The Redoubtable Miss D

A significant chunk of the nineteenth century history of the School came under the leadership of Miss Sarah Louisa Davis. Appointed in 1862 and retiring in 1896, she led the School for 34 years. In her stature as a Head Governess, it is hard to comprehend that when appointed she was barely 21 years of age. At a time when there was little formal training for teachers and most of the teaching staff (at the School and indeed elsewhere) learned their craft at the chalk-face, so to speak, Sarah Louisa Davis was the nearest to a professional appointment for several decades. Indeed, The Morning Post in 1894 reported these comments from the Anniversary Festival:

From the inception of the School, the education of the girls was in the care of the Matron and this was deemed to be sufficient.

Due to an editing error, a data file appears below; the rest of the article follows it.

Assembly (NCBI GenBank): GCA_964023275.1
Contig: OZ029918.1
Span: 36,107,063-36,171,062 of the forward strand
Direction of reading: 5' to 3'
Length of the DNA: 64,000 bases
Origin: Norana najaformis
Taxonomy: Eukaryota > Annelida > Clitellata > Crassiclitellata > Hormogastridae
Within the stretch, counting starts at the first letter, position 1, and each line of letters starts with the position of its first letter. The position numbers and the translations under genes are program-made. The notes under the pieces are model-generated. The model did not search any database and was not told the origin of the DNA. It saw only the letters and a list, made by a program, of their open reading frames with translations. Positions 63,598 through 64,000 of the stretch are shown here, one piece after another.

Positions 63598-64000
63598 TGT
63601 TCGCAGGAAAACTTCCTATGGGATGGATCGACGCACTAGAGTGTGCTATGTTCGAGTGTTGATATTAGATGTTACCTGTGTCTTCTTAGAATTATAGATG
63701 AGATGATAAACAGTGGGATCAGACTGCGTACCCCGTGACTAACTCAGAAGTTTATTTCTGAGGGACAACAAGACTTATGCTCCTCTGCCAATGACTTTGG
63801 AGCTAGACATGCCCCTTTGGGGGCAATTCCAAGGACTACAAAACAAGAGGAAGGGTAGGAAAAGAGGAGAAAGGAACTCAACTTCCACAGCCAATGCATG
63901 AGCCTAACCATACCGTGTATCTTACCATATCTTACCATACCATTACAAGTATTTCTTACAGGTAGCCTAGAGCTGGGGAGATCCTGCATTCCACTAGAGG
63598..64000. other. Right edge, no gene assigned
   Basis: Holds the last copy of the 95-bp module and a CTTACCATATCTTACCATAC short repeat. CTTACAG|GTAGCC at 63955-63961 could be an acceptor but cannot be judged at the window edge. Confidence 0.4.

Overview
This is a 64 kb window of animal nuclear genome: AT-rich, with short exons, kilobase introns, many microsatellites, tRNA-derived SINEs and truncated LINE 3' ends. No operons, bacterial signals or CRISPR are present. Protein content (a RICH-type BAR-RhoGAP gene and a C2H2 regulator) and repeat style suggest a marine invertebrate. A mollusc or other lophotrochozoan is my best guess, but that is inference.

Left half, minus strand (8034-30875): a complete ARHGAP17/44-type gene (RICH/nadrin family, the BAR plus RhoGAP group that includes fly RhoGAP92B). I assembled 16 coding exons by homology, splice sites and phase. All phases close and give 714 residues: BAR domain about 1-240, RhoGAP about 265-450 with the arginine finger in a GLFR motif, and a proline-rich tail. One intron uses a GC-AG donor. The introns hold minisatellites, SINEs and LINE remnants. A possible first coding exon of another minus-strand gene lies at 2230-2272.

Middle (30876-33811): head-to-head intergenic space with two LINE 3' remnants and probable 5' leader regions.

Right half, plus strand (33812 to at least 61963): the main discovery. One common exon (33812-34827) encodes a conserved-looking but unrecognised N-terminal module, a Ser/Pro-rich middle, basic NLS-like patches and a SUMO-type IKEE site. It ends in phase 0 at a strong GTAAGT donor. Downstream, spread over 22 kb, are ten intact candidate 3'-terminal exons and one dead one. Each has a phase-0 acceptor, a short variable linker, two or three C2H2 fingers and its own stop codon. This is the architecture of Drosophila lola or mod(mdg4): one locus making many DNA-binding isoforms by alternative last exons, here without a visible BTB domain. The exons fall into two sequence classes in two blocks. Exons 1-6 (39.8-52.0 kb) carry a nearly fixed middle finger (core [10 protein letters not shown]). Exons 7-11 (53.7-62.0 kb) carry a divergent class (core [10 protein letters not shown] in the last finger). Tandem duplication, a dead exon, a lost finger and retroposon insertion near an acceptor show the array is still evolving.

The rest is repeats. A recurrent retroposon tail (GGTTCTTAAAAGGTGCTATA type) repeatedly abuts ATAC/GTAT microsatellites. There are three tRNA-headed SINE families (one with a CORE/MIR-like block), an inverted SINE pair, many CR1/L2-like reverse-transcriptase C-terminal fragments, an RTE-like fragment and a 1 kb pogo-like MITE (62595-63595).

Original advertisement for the matron in the classified ads section of World on Oct 10th 1788

As the numbers on roll increased, the matron was assisted by pupil teachers but as they would have been only 15 years old, their experience of the world was somewhat limited. However, girls’ education was beginning to develop. In 1847, Queen’s College ‘became a pioneer in the field of women’s education and emancipation.’ (Wikipedia) At a similar time, moves to extend the education of RMIG girls by introducing French and Music were initially rejected (1848) but it was the beginning of the beginning of educational improvement. Its direct descendant, as it were, was the appointment of Miss Davis who, almost immediately introduced French and drawing classes.